Fed Tightening To Trigger Market Tremors
Complacent investors will be hurt as Fed raises rates, says BlackRock, as managing director warns central banks are running out of ammunition to deal with next crisis
The smooth ride investors have enjoyed in a world of ultra-loose monetary policy is coming to an end, according to BlackRock, which warned that complacent investors could be left floundering in a world of evaporating liquidity when the US Federal Reserve begins to raise interest rates.
Russ Koesterich, chief investment strategist and managing director at the world's biggest asset manager, said that while the "very gentle" tightening expected by the Fed was unlikely to rock markets in the same way as the "taper tantrum" did in 2013, a "flash crash" in benchmark US Treasury yields last October served as a warning that some investors could be left high and dry when the US central bank raises rates – perhaps as soon as this summer.
Central banks are pulling out everything in their arsenal ... You have to be a little bit concerned that if there's a shock to the global economy, does that push developed countries further towards deflation? It's not unrealistic."
"The Fed hasn't raised rates for nine years," he said. "That means you've got almost half a generation of investors who've never lived through a tightening cycle.
"It's going to cause some angst among individual investors, and if you do see some liquidations, that's going to be one instance where we might be testing liquidity, how investors react and the market's ability to absorb that reaction.
"Investors who became very accustomed to this nice simple ride that we've all enjoyed do need to get prepared for a rougher ride… normal is going to feel difficult following this period of very easy markets."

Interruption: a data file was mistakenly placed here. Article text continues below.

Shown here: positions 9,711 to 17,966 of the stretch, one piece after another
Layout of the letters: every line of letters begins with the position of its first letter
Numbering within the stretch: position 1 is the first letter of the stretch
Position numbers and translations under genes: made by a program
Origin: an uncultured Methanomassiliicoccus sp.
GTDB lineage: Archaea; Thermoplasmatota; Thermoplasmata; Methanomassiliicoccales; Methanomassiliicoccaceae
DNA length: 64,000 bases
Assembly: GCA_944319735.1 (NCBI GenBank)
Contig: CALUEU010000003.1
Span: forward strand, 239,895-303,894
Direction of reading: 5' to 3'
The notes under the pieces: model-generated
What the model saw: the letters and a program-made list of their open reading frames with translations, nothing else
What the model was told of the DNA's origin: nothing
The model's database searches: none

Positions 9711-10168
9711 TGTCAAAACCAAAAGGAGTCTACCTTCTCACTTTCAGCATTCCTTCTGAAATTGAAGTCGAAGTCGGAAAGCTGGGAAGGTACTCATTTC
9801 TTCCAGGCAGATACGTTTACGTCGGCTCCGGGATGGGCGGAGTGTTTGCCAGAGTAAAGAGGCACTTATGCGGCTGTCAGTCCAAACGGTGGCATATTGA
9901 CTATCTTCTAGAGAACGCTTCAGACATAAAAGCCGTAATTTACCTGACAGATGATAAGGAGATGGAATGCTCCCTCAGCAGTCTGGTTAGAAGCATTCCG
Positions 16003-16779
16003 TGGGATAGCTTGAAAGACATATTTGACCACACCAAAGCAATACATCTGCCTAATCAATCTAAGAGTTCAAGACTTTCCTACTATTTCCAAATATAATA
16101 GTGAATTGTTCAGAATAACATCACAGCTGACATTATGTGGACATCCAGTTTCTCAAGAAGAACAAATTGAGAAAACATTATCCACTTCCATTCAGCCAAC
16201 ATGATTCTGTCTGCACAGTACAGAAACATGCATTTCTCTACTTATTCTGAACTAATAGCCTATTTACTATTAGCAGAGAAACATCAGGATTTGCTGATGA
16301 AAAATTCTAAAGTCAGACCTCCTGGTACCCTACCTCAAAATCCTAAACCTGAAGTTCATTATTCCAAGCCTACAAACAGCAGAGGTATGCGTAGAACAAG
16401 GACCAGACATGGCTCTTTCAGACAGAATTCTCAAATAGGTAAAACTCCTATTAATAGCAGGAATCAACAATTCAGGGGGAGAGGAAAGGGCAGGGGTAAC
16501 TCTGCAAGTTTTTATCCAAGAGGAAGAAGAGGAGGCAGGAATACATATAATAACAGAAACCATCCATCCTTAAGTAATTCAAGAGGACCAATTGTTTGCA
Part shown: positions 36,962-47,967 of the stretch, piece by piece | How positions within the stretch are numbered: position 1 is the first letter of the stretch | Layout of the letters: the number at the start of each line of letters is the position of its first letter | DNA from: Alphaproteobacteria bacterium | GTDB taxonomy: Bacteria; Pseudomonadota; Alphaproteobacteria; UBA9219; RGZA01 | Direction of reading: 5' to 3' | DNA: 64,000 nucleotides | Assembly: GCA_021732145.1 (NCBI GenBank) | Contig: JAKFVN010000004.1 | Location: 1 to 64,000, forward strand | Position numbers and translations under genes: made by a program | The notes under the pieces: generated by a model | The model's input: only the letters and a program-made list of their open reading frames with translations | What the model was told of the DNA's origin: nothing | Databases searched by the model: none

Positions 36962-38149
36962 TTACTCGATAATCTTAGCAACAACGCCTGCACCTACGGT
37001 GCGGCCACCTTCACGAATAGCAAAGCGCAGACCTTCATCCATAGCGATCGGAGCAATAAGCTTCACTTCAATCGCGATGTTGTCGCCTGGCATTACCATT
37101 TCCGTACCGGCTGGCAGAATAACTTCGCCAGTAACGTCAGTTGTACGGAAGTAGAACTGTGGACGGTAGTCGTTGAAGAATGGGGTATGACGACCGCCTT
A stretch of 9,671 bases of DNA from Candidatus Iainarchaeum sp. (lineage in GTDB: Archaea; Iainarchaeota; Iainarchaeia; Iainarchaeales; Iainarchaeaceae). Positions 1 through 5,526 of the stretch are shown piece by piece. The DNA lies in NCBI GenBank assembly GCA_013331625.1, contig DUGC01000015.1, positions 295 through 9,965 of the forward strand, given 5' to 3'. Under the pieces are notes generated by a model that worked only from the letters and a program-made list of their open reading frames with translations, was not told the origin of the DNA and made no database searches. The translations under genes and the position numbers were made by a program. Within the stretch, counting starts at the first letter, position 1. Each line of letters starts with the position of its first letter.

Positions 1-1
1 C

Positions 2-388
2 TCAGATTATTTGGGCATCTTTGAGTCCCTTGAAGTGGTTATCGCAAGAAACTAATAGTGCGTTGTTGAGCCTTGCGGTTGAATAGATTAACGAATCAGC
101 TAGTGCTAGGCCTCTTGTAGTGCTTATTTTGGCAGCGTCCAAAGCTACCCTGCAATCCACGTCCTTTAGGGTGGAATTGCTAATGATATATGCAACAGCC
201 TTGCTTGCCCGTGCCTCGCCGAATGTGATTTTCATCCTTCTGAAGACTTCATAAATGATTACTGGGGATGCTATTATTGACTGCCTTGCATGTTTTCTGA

Mr Koesterich also warned that the world was running out of ammunition to deal with the next crisis, saying that one more shock could plunge advanced economies into deflation.
"Central banks are pulling out everything in their arsenal. We've had quantitative easing in the US, QE in Europe, QE in Japan. Emerging market central banks are lowering rates – and that's in a very low- inflation environment.
"So there are secular factors, changes in demographics and technology changes that are keeping inflation low. You have to be a little bit concerned that if there's a shock to the global economy, does that push developed countries further towards deflation? That's one reason why bond yields are where they are. It's not unrealistic."
Ray Dalio, the founder of hedge fund Bridgewater Associates, has warned that the Fed risks "knocking over the apple cart" and triggering a 1937-style stock market crisis when it starts to raise rates.
In his annual letter to shareholders, Jamie Dimon, the chief executive of JP Morgan, said discord in the US Treasury and currency markets were a "warning shot across the bow", anticipating the turbulence during the next crash.
While Mr Koesterich said the very slow pace of tightening expected from the Fed meant the blunders of 1937 were unlikely to be repeated, he said investors would not "know the full extent of [any liquidity storm] until the market is tested".
Mark Carney, Governor of the Bank of England and head of the Basel-based Financial Stability Board, has also warned that diverging monetary policies were likely to "test capital flows across the global economy, including emerging markets".
Investors who became very accustomed to this nice simple ride that we've all enjoyed do need to get prepared for a rougher ride? normal is going to feel difficult following this period of very easy markets.
Mr Dimon warned that tougher bank regulation meant the next financial crisis would trigger more market volatility, as capital rules made it too costly for banks hold large stocks of securities to trade. Mr Koesterich agreed.
"Liquidity has changed and not for the better. Part of this is a by-product of changes to bank regulation in the post-crisis environment, and it's understood that there are corners of the market, particularly in corners of the bond market where you have to realise liquidity is not going to be what it was pre-crisis."
The Bank of England warned last month that a global liquidity storm could endanger financial stability if investors suddenly demanded their money back.